However, she says there’s no evidence that belly wrapping flattens the stomach in the long term.
Pregnancy, followed by babywearing and carrying an infant everywhere, can often result, says Chadwick, in a “sway-back, banana-shape” posture: tummy and pelvis forward and what she calls a flat “mum bum.”
“When you’re standing with your belly pushed out like that and then slumping forward to breastfeed, it’s hard for the abs to rehabilitate.” Focus on standing and sitting tall and strong. Strengthen your glutes through squats (if your pelvic floor can take it) and bridges while also trying to keep the upper back and shoulders stretched out and loose.Getty
If you are prone to bad posture or just felt out of touch with spinal alignment after months of pregnancy and late-night feedings, try stretching on a yoga ball or investing in a high-tech posture training device.
“I often refer women to counselling to help them get to a more positive place,” says Chadwick. Green says she also struggles to reconcile her current post-baby body with the more toned trainer physique she used to have, but she encourages moms to think about what they’re really trying to achieve.
“Feeling strong and pain-free is one thing. But if the entire goal is about looking a certain way, it’s sometimes worth delving deeper into what’s going on inside.”
Metcalfe has been working with a physiotherapist to correct her diastasis recti and finding ways to fit exercise into her week. Inspired by moms she’s seen sharing postpartum selfies (flabby skin and all), she’s also trying to change the way she thinks about her body. “As much as I want to believe in self-love, I haven’t fully accepted this new me yet. I’m working on it.”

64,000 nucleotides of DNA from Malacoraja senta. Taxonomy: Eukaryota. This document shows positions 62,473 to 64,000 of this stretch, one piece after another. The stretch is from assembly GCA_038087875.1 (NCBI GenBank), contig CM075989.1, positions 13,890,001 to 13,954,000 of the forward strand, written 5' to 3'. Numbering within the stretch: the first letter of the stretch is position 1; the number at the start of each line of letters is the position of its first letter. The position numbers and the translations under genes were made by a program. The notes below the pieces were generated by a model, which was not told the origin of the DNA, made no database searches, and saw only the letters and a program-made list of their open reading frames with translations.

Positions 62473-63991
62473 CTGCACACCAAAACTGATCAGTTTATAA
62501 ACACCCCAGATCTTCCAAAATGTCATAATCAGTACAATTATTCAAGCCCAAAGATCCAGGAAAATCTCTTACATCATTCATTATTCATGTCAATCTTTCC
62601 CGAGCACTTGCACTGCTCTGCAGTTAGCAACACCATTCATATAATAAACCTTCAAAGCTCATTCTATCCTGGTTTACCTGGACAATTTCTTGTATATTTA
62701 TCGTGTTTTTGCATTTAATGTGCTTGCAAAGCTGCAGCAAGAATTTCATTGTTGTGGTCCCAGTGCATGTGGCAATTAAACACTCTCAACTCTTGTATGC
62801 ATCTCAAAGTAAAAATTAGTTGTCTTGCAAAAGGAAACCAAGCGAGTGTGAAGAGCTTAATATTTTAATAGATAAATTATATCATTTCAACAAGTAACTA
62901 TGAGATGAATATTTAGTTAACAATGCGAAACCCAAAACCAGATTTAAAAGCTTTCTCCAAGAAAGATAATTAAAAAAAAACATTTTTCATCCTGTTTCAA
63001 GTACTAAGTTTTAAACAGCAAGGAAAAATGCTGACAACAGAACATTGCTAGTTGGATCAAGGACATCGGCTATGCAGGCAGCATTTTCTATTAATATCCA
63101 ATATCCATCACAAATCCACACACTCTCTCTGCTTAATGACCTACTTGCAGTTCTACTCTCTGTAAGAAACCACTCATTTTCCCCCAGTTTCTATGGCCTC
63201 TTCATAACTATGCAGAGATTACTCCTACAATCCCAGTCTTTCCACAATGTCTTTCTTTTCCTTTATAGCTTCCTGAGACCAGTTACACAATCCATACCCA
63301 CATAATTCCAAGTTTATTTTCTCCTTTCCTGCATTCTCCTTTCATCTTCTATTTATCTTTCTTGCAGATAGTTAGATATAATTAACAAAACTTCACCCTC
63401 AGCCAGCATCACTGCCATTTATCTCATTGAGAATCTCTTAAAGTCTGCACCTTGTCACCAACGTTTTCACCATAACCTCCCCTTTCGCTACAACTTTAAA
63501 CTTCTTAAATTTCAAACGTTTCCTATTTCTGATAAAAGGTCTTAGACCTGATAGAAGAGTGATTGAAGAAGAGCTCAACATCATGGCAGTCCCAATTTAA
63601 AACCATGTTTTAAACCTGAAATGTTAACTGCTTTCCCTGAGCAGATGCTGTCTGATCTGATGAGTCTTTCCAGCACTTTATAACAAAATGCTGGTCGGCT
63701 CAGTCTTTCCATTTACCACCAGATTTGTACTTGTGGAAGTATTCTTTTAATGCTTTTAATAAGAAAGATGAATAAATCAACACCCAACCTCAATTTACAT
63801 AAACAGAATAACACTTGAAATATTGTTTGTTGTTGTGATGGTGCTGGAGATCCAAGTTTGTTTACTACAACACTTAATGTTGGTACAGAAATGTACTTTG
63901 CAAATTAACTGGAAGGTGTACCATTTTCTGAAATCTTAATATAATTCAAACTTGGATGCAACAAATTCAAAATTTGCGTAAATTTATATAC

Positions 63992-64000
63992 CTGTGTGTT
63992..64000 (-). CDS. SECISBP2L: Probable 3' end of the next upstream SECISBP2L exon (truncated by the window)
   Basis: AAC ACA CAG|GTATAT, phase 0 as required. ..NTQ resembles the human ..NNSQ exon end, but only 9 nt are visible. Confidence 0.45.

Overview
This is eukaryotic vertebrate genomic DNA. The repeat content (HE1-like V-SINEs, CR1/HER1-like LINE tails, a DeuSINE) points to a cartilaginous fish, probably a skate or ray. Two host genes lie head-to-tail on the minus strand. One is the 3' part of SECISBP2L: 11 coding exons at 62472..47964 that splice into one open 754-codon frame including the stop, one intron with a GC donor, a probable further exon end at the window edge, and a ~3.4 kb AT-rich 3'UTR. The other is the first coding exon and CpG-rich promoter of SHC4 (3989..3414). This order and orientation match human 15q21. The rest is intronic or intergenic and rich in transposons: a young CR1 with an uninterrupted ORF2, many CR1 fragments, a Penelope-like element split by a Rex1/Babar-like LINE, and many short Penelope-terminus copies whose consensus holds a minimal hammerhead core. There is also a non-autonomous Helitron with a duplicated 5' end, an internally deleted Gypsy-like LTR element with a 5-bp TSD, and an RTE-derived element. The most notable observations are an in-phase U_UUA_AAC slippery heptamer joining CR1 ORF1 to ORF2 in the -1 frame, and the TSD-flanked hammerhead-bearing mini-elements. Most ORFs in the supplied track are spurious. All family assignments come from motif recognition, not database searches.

Nobody is saying you should be in Spanx 24-7 for the rest of your life—in fact, it's just the opposite. The first six to twelve weeks after delivering your fascia, muscle tissue and skin are in healing mode though, and offering gentle compression may help. While it offers the immediate benefit of a smoother surface, keeping tissue stuck together may encourage it to reconnect or strengthen.
"Just don't come to rely on your compression panties for more than three or four months postpartum," warns Dr. Jennevieve Wong, a holistic health doctor in New York. "By the time you hit about four months postpartum, the bulk of the skin and cellular healing has finished. Any more regular Spanx wearing or daily compression after that may weaken your own muscles and give you the reverse effect."
She suggests sticking with light compression postpartum underwear for "about eight weeks" after baby is born.
Did you know? A 2014 study found that at 35 weeks pregnant, all women have some separation along the linea alba, the line of connective tissue that runs vertically down the centre of the belly. By six months postpartum, in more than one in three women that tissue hasn’t been able to knit back together, which can lead to a rounded belly.